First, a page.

AB: In a way, I suppose the fact that we’re only 17 years old is a benefit in the sense that we aren’t so ingrained in the old way of doing things and weighed down by decades of legacy infrastructure and processes. At the same time, every year is a renaissance around new technologies, so in today’s world a 17-year-old company is by no means young! We came of age in the middle. We’re not new in the same way that a digital startup is approaching the business, but then again I don’t think only companies that are a few years old can innovate and transform retail.
I think about Uniqlo as a great example of an older company that continues to innovate. It’s been in business for decades, but has remained innovative in the brick-and-mortar space in terms of merchandising, consumer experience and product. I previously worked at Theory, owned by Fast Retailing, whose CEO preached the philosophy of change or die. With great leadership and processes, a company of any age can be cutting edge and a great innovator.
HVW: In your role as president, what's your primary challenge in staying abreast of innovations in tools and technologies?
AB: I think the primary challenge is the sheer pace of the changes that are happening, in both technology and the retail landscape. Just when you’ve gotten a company up to speed, there’s something new to consider. It’s critical to have the right team in place to help you evaluate all the different opportunities at your fingertips, while keeping a close eye on the core operations of the business.
HVW: To your point about having the right team in place, what do you look for in strategic partnerships?
AB: It has to start with partners who have a track record of successful execution in the relevant area of where you want to go and what you’re looking to achieve. Regardless of their tenure and accomplishments, it’s essential that they have relevant experience. Of course, there are times when a technology is so new — machine learning, for instance — that there simply isn’t much to point to. In those scenarios, it’s crucial that you have trust in the relationships and the people you’ll be working with. There are instances where we run parallel paths in order to evaluate different partners who come to the table, and quickly learn who’s going in the right direction.
HVW: What was your biggest “Aha!” moment in the last six months?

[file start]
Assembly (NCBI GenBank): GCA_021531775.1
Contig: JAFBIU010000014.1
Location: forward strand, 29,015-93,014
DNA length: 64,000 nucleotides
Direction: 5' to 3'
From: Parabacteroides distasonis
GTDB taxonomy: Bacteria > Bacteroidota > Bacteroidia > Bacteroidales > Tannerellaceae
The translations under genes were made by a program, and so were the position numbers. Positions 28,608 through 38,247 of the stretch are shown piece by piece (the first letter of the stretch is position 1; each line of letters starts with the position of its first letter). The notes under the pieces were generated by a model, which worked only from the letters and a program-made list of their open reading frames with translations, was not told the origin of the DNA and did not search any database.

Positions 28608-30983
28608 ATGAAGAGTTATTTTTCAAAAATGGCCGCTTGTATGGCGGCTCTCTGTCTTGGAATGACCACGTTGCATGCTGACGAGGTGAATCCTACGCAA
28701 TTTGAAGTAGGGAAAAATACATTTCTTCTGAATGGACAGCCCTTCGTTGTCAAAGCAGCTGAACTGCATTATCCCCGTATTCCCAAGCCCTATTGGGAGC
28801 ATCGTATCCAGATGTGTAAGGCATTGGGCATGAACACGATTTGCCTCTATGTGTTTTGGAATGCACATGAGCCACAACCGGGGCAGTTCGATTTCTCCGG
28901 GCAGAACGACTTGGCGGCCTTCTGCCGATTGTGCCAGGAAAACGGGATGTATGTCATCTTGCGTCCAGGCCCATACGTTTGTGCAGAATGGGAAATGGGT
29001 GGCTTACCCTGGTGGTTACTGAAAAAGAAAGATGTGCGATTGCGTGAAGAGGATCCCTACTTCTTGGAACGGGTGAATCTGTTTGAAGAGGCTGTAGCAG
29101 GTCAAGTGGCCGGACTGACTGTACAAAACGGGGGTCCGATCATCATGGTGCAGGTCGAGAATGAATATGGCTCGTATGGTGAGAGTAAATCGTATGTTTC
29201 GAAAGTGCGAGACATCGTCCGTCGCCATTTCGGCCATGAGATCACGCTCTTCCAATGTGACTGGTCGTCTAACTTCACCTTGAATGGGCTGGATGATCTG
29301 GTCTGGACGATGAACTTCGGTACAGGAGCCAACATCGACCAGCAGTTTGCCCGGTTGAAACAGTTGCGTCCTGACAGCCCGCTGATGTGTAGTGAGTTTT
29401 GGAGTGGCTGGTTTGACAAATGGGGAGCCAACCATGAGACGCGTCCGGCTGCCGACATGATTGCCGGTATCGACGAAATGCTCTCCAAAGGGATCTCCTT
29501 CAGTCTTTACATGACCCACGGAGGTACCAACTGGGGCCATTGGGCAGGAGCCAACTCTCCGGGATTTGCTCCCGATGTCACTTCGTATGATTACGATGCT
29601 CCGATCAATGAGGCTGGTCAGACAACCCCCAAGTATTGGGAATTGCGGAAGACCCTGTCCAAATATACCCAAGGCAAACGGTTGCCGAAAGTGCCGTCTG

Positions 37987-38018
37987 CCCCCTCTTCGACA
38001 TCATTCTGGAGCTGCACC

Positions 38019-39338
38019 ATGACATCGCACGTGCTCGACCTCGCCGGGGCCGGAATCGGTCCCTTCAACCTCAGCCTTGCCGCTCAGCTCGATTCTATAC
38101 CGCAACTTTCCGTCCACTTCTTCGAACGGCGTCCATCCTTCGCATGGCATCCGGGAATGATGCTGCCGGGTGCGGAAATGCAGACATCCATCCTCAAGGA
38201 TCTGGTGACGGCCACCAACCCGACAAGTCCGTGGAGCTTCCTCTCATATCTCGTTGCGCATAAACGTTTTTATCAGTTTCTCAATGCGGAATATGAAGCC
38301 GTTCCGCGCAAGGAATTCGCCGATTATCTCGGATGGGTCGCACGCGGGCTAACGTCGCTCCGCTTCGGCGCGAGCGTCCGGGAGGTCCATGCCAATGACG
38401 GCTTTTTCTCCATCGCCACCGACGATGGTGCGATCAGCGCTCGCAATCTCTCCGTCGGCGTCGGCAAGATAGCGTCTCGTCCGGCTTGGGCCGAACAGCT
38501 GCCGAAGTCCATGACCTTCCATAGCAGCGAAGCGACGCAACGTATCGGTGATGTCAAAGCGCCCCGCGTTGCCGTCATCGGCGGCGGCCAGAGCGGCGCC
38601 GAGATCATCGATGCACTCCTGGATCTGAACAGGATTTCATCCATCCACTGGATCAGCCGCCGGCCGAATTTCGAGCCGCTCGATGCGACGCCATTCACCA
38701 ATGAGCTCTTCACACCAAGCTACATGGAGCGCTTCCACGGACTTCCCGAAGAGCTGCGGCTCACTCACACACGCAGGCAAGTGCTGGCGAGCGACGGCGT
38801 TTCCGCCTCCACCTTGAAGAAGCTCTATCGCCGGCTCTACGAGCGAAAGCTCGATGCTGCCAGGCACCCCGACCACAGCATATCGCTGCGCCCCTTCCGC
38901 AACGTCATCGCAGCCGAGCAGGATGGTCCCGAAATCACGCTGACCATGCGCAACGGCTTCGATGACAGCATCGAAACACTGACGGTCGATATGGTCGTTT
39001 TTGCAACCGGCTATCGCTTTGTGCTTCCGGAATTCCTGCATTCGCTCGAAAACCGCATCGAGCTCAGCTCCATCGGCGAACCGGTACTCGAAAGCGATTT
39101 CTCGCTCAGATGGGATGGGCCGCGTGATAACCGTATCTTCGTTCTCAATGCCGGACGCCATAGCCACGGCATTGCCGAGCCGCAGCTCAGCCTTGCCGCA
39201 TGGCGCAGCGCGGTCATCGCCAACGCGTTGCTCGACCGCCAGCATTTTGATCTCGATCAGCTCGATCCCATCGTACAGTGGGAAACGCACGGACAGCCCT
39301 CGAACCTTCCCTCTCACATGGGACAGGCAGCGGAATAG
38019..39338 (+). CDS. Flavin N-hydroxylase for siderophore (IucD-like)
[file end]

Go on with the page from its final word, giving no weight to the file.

AB: If you’ve ever done one of those spin classes, you’ll know that each bike has a resistance knob which is really the key to the whole workout. The interesting thing is the resistance knob is a personal decision of whether you turn it up and how far. From an outsider’s viewpoint, two people could be doing the same pedaling, standing and other movements, but if one of them has turned up the resistance knob, they’re getting a much better workout and return on their time.
My recent aha moment was when it hit me that many brands have websites full of pages, product and content. But how much work goes into optimizing that channel, while not always visible from an outside or consumer point of view, is of the utmost importance. What’s behind the scenes matters, whether it’s having the right technology, personnel, business processes, personalization or dedication to constant evaluation to get the best return on your time. Just because it looks like you’re in business, it doesn’t mean that you’re really “in business.”
HVW: So true! I think that will resonate with anyone who has put extensive work into behind-the-scenes optimization. Thank you so much for sharing your insights into your vision regarding brand consistency, innovation and integrity. I'm looking forward to seeing what’s next from you and Robert Graham!
Holly Vander Wall is director of marketing at Avenue Code, an enterprise IT consulting firm. A retail and e-commerce enthusiast, she enjoys keeping up with the rapidly changing retail landscape and is a regular contributor at Avenue Code Snippets. In her free time, Holly enjoys traveling, reading and writing.